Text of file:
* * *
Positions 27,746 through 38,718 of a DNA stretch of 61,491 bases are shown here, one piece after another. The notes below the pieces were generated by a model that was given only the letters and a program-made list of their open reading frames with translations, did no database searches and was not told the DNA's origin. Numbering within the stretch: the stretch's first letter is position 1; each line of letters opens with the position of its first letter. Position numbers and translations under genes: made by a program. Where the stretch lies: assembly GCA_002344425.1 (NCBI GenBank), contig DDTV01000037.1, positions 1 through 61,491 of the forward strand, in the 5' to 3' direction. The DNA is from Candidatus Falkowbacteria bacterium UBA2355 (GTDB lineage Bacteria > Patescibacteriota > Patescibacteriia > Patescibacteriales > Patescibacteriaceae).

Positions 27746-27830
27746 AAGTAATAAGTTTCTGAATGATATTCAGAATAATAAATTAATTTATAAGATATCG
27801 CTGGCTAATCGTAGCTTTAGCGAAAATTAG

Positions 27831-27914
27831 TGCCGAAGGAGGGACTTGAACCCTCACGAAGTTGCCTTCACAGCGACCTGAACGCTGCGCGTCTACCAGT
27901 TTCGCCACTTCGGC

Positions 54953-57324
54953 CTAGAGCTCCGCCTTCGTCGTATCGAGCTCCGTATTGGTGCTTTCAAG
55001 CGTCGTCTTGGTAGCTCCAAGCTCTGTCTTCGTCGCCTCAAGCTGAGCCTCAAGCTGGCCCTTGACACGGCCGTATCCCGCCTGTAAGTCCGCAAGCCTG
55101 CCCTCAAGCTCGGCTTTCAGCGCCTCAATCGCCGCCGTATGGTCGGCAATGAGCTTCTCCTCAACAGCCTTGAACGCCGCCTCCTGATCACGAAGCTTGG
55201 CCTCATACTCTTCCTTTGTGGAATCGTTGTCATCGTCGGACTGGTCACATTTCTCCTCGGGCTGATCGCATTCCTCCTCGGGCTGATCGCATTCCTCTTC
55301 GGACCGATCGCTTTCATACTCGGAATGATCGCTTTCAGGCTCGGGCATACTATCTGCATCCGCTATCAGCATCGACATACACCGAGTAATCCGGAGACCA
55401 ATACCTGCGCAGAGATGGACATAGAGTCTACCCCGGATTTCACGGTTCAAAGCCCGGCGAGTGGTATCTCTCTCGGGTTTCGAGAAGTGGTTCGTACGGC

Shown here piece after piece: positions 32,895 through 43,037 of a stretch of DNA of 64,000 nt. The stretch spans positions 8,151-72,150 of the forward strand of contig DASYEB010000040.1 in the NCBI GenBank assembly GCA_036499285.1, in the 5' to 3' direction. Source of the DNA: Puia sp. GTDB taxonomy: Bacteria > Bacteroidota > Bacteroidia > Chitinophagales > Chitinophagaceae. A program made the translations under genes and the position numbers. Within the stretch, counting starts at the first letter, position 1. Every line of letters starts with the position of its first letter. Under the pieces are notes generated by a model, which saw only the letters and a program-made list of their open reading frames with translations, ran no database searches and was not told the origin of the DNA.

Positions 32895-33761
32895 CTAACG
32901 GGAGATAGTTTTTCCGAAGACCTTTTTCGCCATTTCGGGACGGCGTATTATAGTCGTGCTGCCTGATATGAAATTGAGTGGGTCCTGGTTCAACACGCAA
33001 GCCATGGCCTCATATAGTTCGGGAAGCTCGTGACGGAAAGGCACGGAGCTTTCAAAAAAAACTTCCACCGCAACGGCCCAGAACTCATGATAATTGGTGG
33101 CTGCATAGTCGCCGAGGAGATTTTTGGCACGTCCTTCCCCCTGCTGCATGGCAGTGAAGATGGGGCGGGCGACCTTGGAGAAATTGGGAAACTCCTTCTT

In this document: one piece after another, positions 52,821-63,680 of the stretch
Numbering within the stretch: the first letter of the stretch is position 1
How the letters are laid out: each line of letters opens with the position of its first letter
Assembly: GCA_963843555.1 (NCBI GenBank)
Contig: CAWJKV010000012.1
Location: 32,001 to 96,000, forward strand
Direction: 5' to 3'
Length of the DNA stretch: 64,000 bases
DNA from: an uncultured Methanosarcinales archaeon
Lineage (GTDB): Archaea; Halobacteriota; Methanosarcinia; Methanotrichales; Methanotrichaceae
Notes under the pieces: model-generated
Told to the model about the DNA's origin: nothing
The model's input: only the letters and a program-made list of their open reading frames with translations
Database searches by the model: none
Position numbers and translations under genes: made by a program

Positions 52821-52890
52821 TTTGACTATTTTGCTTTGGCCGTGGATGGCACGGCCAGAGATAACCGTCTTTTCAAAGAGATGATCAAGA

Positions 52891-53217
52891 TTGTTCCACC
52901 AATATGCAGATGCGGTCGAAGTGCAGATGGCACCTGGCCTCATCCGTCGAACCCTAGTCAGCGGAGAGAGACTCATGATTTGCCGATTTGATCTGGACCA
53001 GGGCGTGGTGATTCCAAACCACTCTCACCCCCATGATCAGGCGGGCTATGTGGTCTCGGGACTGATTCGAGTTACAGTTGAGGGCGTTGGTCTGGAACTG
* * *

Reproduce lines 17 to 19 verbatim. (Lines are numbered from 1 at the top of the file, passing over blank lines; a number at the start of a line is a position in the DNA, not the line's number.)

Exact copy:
32895 CTAACG
32901 GGAGATAGTTTTTCCGAAGACCTTTTTCGCCATTTCGGGACGGCGTATTATAGTCGTGCTGCCTGATATGAAATTGAGTGGGTCCTGGTTCAACACGCAA
33001 GCCATGGCCTCATATAGTTCGGGAAGCTCGTGACGGAAAGGCACGGAGCTTTCAAAAAAAACTTCCACCGCAACGGCCCAGAACTCATGATAATTGGTGG